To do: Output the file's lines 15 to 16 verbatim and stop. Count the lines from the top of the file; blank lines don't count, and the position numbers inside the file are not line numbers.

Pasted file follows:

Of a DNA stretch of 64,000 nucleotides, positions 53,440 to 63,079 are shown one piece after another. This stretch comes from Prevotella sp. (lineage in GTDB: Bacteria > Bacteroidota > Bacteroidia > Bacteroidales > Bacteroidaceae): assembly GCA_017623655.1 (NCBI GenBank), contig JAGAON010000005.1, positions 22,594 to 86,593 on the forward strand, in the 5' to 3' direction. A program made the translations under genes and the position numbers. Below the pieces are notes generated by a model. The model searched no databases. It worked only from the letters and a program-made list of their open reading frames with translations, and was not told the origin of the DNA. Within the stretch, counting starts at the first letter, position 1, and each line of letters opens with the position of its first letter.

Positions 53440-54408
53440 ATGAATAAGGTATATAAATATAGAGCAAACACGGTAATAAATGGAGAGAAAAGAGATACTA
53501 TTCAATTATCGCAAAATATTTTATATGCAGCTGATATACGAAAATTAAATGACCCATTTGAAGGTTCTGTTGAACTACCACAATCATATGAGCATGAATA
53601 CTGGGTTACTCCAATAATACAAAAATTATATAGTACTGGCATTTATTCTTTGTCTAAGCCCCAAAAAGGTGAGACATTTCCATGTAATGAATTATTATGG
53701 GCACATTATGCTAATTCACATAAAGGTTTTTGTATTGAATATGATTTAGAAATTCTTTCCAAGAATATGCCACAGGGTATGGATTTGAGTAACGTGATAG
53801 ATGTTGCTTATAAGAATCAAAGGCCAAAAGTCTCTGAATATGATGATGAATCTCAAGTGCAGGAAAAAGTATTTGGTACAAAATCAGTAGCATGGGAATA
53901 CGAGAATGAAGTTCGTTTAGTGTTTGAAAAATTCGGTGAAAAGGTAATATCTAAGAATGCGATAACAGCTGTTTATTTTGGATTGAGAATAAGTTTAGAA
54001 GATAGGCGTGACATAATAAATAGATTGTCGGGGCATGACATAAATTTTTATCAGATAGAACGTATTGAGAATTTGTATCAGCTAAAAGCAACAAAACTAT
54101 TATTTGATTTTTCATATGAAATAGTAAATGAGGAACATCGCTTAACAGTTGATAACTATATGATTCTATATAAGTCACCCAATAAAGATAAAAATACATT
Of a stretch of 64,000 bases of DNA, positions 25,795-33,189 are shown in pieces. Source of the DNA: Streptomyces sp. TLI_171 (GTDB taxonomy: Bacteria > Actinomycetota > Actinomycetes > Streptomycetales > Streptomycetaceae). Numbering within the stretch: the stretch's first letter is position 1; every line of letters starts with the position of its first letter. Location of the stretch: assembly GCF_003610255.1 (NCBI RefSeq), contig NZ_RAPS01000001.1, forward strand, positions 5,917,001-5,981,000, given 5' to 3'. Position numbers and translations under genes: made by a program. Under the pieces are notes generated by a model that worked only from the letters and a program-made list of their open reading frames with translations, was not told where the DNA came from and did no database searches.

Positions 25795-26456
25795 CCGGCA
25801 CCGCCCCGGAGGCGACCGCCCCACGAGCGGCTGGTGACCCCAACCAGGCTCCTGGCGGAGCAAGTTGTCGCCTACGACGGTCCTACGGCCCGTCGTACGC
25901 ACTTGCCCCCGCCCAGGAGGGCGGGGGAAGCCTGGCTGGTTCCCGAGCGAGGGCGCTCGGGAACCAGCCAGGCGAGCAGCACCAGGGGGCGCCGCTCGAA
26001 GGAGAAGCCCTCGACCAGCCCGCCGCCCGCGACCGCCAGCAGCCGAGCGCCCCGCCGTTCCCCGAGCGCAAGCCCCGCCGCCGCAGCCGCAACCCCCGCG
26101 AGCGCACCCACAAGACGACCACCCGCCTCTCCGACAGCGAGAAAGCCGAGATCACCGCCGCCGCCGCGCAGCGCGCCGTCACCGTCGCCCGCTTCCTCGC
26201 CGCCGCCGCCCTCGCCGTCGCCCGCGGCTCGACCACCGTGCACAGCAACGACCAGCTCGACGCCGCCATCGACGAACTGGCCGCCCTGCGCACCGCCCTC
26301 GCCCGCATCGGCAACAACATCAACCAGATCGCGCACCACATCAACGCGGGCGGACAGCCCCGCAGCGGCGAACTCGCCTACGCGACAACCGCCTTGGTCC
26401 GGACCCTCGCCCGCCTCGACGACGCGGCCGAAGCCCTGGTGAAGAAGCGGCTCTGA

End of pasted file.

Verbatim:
25901 ACTTGCCCCCGCCCAGGAGGGCGGGGGAAGCCTGGCTGGTTCCCGAGCGAGGGCGCTCGGGAACCAGCCAGGCGAGCAGCACCAGGGGGCGCCGCTCGAA
26001 GGAGAAGCCCTCGACCAGCCCGCCGCCCGCGACCGCCAGCAGCCGAGCGCCCCGCCGTTCCCCGAGCGCAAGCCCCGCCGCCGCAGCCGCAACCCCCGCG